Proper grooming and treatment can help alleviate skin issues and fur mite infestations in rabbits. Consult your veterinarian if you suspect your rabbit is suffering from a skin condition or fur mite infestation to ensure they receives the appropriate care and treatment.

Poisoning Hazards for Rabbits

Poisoning hazards for rabbits include:

  • Toxic plants such as buttercups, rhubarb, foxglove, ragwort, deadly nightshade, evergreens, hemlock, ivy, poppies, and yew
  • Chemicals
  • Inappropriate flea treatments

Rabbits should avoid eating these plants and be kept away from chemicals and inappropriate flea treatments. Being mindful of these hazards and taking necessary precautions are key to ensuring your rabbit’s safety.

If you suspect that your rabbit has ingested something toxic, contact your veterinarian for advice and bring the packaging or a sample of the plant to the clinic so that they can determine the appropriate course of action.

The use of flea medications designed for dogs and cats on rabbits can be toxic, so it is crucial to use flea treatments specifically designed for rabbits to ensure their safety.

Protect your rabbit from poisoning hazards by being vigilant about their environment and the substances they are exposed to. Remember, prevention is key to keeping your rabbit healthy and safe from potential dangers.

Pododermatitis (Sore Hocks)

Pododermatitis, or sore hocks, is a painful condition affecting rabbits’ feet, often caused by improper flooring or obesity. Symptoms of pododermatitis may include:

  • Fur loss on the bottoms of feet and hocks
  • Reddened skin on the bottoms of feet and hocks
  • Swelling of the feet
  • Discomfort

Pododermatitis is primarily caused by disruption of the normal stance or locomotion over time, resulting in pressure sores on the base of the feet. Contributing factors can include:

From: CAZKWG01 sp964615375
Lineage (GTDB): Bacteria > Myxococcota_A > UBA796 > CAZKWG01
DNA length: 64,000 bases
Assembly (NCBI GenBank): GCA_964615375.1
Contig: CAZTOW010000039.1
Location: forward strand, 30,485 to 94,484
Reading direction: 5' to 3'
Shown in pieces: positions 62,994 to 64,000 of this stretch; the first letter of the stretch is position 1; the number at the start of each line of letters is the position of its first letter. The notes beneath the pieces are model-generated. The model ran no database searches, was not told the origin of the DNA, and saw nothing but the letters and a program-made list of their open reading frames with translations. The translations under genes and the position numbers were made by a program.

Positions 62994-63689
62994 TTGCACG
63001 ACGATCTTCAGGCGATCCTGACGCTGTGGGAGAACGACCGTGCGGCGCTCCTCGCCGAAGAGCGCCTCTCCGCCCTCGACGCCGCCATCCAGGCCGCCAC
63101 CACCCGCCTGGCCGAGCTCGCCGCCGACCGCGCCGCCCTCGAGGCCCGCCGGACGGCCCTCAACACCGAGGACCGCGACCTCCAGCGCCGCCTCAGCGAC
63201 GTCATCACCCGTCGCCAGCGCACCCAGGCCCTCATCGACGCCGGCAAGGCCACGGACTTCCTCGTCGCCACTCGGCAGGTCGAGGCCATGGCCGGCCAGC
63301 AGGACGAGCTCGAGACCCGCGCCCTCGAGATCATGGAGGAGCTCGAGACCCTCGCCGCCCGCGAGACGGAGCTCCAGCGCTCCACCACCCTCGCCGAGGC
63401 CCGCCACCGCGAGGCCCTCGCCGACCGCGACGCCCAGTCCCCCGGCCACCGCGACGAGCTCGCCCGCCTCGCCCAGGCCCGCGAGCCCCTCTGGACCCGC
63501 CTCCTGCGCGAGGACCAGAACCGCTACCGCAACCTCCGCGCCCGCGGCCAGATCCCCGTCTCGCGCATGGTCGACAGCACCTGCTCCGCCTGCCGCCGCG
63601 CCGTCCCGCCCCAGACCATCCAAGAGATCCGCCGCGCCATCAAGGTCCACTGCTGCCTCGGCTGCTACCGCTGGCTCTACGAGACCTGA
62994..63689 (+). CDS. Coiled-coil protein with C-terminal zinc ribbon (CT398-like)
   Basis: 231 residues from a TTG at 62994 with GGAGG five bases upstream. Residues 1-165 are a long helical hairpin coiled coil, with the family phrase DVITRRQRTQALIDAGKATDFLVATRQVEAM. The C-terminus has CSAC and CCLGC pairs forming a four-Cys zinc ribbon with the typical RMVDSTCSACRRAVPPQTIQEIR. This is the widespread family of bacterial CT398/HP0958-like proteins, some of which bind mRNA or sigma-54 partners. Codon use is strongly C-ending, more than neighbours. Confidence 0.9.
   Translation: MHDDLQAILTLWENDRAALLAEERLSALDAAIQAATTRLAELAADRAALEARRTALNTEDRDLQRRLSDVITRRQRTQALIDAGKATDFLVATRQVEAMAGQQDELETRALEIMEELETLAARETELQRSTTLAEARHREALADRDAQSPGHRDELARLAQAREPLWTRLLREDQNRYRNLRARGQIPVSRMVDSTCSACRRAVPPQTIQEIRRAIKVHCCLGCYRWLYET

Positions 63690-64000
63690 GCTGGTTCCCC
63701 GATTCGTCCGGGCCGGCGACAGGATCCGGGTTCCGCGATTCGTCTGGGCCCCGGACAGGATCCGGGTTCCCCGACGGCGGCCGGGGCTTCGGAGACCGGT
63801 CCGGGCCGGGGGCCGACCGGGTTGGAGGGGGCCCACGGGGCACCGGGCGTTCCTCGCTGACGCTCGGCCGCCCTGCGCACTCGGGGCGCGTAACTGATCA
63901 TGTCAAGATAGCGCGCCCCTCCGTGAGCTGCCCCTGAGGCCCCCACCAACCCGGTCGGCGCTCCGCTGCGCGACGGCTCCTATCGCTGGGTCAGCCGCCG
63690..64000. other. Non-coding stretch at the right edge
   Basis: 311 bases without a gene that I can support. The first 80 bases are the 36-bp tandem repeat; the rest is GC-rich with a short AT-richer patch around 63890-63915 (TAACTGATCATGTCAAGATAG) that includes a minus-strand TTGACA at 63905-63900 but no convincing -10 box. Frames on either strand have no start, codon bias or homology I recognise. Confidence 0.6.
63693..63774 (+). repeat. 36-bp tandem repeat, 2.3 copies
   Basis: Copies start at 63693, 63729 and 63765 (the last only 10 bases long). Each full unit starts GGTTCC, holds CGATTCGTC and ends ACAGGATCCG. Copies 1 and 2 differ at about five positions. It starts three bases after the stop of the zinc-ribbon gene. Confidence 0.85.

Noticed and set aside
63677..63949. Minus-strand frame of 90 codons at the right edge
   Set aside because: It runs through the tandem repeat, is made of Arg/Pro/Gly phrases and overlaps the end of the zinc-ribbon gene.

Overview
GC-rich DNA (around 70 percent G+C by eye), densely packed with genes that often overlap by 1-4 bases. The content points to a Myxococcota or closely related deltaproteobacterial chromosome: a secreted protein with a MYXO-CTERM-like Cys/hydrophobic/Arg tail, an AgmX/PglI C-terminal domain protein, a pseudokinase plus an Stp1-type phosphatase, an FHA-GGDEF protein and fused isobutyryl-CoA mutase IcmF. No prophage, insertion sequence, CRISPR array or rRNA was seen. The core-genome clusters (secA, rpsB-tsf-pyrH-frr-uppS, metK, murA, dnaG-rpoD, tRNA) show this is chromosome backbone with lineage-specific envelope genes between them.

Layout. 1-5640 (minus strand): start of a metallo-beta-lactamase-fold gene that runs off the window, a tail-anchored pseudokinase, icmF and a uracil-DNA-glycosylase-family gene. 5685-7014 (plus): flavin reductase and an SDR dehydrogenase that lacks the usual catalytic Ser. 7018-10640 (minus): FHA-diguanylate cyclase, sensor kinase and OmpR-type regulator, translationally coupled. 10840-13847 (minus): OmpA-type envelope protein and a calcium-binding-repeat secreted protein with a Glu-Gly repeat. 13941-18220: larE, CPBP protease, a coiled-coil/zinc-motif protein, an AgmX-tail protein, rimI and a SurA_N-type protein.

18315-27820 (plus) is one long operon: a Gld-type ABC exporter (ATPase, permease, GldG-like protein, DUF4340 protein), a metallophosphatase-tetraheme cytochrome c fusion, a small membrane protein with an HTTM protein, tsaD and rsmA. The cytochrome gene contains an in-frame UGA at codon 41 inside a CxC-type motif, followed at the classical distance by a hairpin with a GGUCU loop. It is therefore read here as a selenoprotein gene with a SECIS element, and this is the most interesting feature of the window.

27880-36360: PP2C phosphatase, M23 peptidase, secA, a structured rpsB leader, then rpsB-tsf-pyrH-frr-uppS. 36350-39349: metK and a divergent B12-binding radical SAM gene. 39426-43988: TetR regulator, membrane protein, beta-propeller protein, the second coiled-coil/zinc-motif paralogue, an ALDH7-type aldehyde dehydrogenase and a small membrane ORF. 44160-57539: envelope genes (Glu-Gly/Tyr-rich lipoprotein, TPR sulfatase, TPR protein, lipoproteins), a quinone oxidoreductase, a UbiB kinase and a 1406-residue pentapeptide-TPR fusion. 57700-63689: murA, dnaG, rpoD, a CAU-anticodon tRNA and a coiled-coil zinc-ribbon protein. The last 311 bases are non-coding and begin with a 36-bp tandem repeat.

• trauma from running on rough or abrasive floors
  • excess weight
  • inadequate diet
  • lack of activity
  • inadequate cage flooring
  • moisture
  • lack of hygiene

Addressing the issue of sore hocks in rabbits necessitates a consultation with a veterinarian for an accurate diagnosis and treatment plan. Treatment may involve addressing the underlying cause and providing pain relief for the rabbit.

Maintaining your pet rabbits’ overall health and well-being hinges on prevention and early intervention.

Frequently Asked Questions

What is the most serious health problem facing the rabbit?

Intestinal disease is the most serious health problem facing rabbits, as it can be a major cause of death in young rabbits. This can be caused by diet, antibiotics, or other factors that disrupt the gut bacteria and can cause long-term diarrhea.

What are the 10 common rabbit diseases?

Rabbits can suffer from various ailments, including overgrown teeth, myxomatosis, flystrike, RVHD, head tilt, ear mites, skin conditions, and poisoning. These are the 10 most common rabbit diseases.

What is the most common cause of death in rabbits?

The most common cause of death in pet rabbits is fly strike, followed by anorexia and myiasis, according to a study by the RVC’s VetCompass programme. Myxomatosis, bite injuries, and other preventable issues can also contribute to the mortality rate in pet rabbits.

What are some common dental disorders in rabbits?

Common dental disorders in rabbits include overgrown teeth and malocclusion, which can lead to pain and difficulty eating.

How can I prevent flea infestations in my rabbit?

To prevent flea infestations in your rabbit, use flea treatments specifically designed for rabbits. Do not use flea medications meant for dogs or cats as they can be toxic to rabbits.

Common Health Problems in Rabbit Summary

Rabbits can suffer from various common health problems. As a responsible rabbit owner, it’s essential to be aware of these issues, their symptoms, and the treatments available.

Prevention is key in maintaining your rabbit’s health, so provide proper care, a balanced diet, and regular veterinary check-ups. Together, we can ensure our furry friends lead happy and healthy lives.

Caitlyn Hill

Caitlyn Hill is the dedicated Chief Editor behind, a passion project born from her love for animals, particularly her cherished pet rabbit, Brownie. Caitlyn's deep bond with these furry companions has cultivated a wealth of knowledge and an unwavering affection for them. With her extensive experience and heartfelt devotion, she is determined to channel her expertise and passion into creating a vibrant and informative blog site that will undoubtedly become a go-to resource for all things related to cuddly pets.